Further workup including serum ceruloplasmin, copper and iron levels were normal. Screening for hepatitis A virus and hepatitis B virus was negative. He was tested negative for rheumatoid factor, anti-nuclear, anti-smooth muscle, anti-mitochondrial, anti-myeloperoxidase and anti-proteinase-3 antibodies. His rapid plasma reagin and human immunodeficiency virus tests were negative. Patient underwent CT guided needle biopsy of the liver.

Liver biopsy showed: “Onion-skin” periductal fibrosis (Fig. 1), bile duct loss, ductular reaction (Fig. 2), hypocellular fibrous septa (Fig. 3) and possible bile duct scar which were suggestive of PSC. Subsequently the patient underwent colonoscopy to rule out inflammatory bowel disease. The histopathological findings of colon and terminal ileal specimens did not show any evidence of inflammatory bowel disease. At this point he remains clinically asymptomatic and does not require any treatment.

Figure 1.
Click for large image
Figure 1. Liver biopsy showed “Onion-skin” periductal fibrosis.

Figure 2.
Click for large image
Figure 2. Liver biopsy showed bile duct loss and ductular reaction.

Figure 3.
Click for large image
Figure 3. Liver biopsy showed hypocellular fibrous septa.

Small duct PSC previously known as pericholangitis [1, 2] is described as having biochemical evidence of cholestasis, histological features of PSC but with normal ERCP findings [3]. It has been known that small duct PSC occurs in association with inflammatory bowel disease [1, 4, 5], esinophilic gastroenteritis [6], as a component of overlap syndrome with autoimmune hepatitis [7, 8] and in explanted liver [6]. Both small duct and large duct PSC resemble in clinical, biochemical and histological features [4]. However, small duct PSC occurs less frequently compared to large duct PSC [9], affecting adults more than children [8], males more than females [4]. Natural history of small duct PSC is more benign compared to large duct PSC [10, 11]. Significant proportion of small duct PSC patients may progress to large duct PSC [1, 10, 12] or end stage liver disease requiring liver transplantation [9]. Progression to cholangiocarcinoma never occurs in small duct PSC patients compared to large duct PSC patients [9, 12, 13]. Small duct PSC patients live longer without transplantation [9, 10] and it may recur after transplantation [10].

Classic or large duct PSC in association with HCV infection is very rare [14]. There have been two case reports describing the association; the first case was reported in a patient with HCV infection after successful treatment with interferon and second in a patient where interferon therapy could not clear the virus. However, currently there is no available data on association of small duct PSC with HCV infection. As the available evidence suggests that small duct PSC may represent earlier spectrum of disease progression [1, 9, 10, 12, 13], this case may represent onset of disease process and it may progress to large duct PSC in future.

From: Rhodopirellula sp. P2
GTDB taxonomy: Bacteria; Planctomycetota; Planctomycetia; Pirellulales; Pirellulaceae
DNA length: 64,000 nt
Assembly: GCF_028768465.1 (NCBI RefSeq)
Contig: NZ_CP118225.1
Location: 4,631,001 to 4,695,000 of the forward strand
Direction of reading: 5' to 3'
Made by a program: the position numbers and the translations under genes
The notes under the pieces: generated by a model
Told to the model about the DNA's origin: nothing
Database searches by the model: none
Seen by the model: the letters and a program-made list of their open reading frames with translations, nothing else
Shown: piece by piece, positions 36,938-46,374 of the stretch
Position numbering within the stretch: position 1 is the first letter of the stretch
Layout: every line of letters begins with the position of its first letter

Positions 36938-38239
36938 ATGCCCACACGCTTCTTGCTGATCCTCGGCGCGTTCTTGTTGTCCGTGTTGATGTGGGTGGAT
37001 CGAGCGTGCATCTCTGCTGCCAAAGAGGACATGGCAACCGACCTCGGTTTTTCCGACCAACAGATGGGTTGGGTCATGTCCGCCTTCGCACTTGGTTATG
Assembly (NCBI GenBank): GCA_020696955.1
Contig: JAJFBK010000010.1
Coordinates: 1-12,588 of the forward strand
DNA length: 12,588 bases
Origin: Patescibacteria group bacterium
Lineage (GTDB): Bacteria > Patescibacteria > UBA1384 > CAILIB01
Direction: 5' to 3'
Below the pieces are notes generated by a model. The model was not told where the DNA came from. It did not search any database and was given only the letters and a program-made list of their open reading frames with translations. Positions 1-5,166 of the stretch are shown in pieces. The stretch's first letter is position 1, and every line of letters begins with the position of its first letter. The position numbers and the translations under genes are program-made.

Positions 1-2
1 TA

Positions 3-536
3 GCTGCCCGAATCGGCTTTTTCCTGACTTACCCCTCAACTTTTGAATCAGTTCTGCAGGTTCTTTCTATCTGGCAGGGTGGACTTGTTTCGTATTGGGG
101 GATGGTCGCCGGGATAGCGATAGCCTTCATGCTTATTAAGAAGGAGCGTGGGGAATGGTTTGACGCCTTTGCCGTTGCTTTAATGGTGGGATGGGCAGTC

Abnormal liver function tests always mandate work up to understand and diagnose disease process. This case signifies the importance of pursuing further noninvasive and invasive interventions to achieve the diagnosis in patients with biochemical evidence of cholestasis. Before attempting invasive interventions other causes of liver function abnormalities including infectious, metabolic and autoimmune [7, 8] etiologies have to be ruled out. Invasive procedures like ERCP, liver biopsy and colonoscopy to rule out coexisting bowel disease [4, 5] may be needed to confirm the diagnosis.

This case warrants further studies to understand pathogenesis and treatment modalities of small duct PSC particularly in association with HCV.

  1. Wee A, Ludwig J. Pericholangitis in chronic ulcerative colitis: primary sclerosing cholangitis of the small bile ducts?. Ann Intern Med. 1985;102(5):581-587.
  2. Ludwig J. Small-duct primary sclerosing cholangitis. Semin Liver Dis. 1991;11(1):11-17.
    pubmed doi
  3. Nikolaidis NL, Giouleme OI, Tziomalos KA, Patsiaoura K, Kazantzidou E, Voutsas AD, Vassiliadis T, et al. Small-duct primary sclerosing cholangitis. A single-center seven-year experience. Dig Dis Sci. 2005;50(2):324-326.
    pubmed doi
  4. Boberg KM, Schrumpf E, Fausa O, Elgjo K, Kolmannskog F, Haaland T, Holter E. Hepatobiliary disease in ulcerative colitis. An analysis of 18 patients with hepatobiliary lesions classified as small-duct primary sclerosing cholangitis. Scand J Gastroenterol. 1994;29(8):744-752.